Theater Performance Sheds Light on Domestic Abuse

Over 1.3 million women in America experience domestic violence every year, with blacks disproportionately affected the most, according to the National Coalition Against Domestic Violence.

In light of such a startling statistic and in conjunction with Domestic Abuse Awareness Month, Queen Afi, creator of B2B (Brokenness to Boldness) Monologues, recently hosted a theatrical performance that relayed survivor stories from victims and abusers of their pain and experiences.

The performance, held on Oct. 27 at the Thurgood Marshall Center for Service and Heritage, consisted of three individual stories that exposed at six forms of domestic abuse, including spiritual, verbal, financial, physical, emotional and sexual.

“My motivation to create these monologues was divine, a higher power,” Afi said. “No one else in the area is doing domestic abuse monologues.

“When people see these monologues, I want them to see themselves there with us, I want them to feel what we feel and felt and unmask our pain and free themselves from theirs,” Afi said. “When we present our Drama Therapy, we are going to our most scary place for people to identify with, because the purpose of Drama Therapy is to not only hit something with you, but also hit something within us.”

Though both racism and sexism are two of the biggest obstacles faced by black women, issues on racism and the need of women to preserve the black community oftentimes leaves the reports of domestic abuse untold and pushed aside.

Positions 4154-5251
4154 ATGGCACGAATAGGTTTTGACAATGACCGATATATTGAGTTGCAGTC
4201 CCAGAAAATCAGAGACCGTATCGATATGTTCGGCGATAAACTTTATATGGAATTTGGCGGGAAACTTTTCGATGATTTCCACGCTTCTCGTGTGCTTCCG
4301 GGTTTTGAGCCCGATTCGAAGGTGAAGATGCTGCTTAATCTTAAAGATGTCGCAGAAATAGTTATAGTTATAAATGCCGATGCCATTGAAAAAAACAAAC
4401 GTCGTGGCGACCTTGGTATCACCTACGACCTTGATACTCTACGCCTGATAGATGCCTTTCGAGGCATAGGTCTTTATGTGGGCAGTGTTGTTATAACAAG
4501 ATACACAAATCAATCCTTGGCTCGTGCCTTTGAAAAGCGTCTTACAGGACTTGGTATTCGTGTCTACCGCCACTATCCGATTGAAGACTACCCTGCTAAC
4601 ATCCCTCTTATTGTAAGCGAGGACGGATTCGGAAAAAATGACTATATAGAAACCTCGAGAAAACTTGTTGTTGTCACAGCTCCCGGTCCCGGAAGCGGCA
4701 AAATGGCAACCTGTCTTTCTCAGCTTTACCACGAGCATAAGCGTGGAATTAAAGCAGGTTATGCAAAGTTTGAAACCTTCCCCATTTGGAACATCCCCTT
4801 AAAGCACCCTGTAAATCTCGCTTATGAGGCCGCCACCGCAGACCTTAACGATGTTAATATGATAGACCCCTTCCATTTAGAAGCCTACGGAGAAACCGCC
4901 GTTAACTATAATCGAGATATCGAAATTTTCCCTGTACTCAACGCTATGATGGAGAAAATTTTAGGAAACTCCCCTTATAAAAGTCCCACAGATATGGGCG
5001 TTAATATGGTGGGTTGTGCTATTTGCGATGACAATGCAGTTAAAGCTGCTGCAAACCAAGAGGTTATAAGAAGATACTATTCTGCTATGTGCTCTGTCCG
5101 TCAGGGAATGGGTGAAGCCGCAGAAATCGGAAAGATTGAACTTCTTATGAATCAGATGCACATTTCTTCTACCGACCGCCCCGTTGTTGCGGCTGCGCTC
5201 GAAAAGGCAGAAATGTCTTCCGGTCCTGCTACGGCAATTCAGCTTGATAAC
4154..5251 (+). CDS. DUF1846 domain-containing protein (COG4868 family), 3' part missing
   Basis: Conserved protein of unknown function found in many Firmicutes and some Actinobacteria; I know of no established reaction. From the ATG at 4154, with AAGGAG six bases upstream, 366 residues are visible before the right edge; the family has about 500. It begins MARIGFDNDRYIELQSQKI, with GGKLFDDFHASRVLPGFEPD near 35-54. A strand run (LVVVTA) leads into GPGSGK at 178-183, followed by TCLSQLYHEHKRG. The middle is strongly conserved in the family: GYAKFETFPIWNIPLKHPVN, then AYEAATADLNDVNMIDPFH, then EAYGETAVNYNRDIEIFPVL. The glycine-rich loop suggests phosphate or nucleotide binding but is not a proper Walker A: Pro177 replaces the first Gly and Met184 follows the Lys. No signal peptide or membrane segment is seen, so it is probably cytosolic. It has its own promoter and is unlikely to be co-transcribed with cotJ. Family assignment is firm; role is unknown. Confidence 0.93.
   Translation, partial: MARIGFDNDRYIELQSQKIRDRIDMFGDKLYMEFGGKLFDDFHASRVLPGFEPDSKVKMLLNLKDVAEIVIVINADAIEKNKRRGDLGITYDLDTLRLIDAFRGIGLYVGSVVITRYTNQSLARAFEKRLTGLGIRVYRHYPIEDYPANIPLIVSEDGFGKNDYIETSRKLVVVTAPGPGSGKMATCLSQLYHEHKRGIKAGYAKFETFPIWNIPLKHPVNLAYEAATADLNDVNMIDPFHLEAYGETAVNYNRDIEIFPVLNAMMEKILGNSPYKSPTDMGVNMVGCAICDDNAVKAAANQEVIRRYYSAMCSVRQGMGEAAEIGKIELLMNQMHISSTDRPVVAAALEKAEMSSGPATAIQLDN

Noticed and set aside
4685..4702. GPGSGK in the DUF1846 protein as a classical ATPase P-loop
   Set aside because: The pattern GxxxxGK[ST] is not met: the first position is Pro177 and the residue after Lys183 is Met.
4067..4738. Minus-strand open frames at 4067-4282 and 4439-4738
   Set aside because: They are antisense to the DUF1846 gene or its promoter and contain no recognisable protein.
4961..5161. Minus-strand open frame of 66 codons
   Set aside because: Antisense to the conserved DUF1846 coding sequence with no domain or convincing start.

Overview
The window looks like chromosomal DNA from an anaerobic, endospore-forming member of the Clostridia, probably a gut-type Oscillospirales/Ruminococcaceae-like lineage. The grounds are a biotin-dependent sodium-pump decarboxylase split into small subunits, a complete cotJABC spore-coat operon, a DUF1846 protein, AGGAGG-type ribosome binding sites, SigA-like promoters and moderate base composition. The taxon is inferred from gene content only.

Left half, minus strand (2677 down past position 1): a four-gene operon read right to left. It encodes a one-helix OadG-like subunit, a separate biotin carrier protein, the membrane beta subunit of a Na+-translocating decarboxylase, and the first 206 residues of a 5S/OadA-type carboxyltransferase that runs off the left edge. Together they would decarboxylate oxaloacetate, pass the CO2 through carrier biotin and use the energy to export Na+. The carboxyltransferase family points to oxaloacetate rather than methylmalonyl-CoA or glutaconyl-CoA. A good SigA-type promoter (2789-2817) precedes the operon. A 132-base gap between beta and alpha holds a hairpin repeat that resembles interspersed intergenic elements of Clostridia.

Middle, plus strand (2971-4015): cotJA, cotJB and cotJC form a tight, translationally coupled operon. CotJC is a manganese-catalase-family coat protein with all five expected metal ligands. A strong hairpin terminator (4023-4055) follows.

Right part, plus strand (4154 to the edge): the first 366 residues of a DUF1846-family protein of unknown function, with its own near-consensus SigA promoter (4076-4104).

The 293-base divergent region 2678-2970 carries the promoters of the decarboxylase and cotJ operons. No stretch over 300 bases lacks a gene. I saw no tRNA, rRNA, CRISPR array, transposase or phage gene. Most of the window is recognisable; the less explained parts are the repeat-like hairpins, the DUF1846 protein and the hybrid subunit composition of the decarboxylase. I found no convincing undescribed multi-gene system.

Across the county, black women are three times more likely than white women to experience death as a result of domestic violence or intimate partner violence, with black women accounting for 22 percent of such homicides despite only making up 8 percent of the population, making it one of the leading causes of death for black women ages 15 to 35.

Sabrina Mattocks, an attendee at the B2B Monologues, said the event resonated with her due to her own past experiences.

“I enjoyed seeing the victims and abusers and I also learned something about myself as well, being a victim of a different kind of abuse,” Mattocks said. “Everyone should see this.”

At the event’s conclusion, Queen Afi called for parents to be more honest with their children about their own personal backgrounds, so that the youth might be better equipped to handle all forms of domestic abuse.

“A lot of people think that only women get abused, but speaking as someone who was once the abuser, I know that is not true,” she said. “And I say that to say, that parents need to stop lying to their children or one day, you’re going to meet me, because these are the things that abusers like myself look for, those who don’t know any better and are vulnerable.”

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Lauren M. Poteat

Lauren Poteat is a versatile writer with a strong background in communications and media experience with an additional background in education and development.

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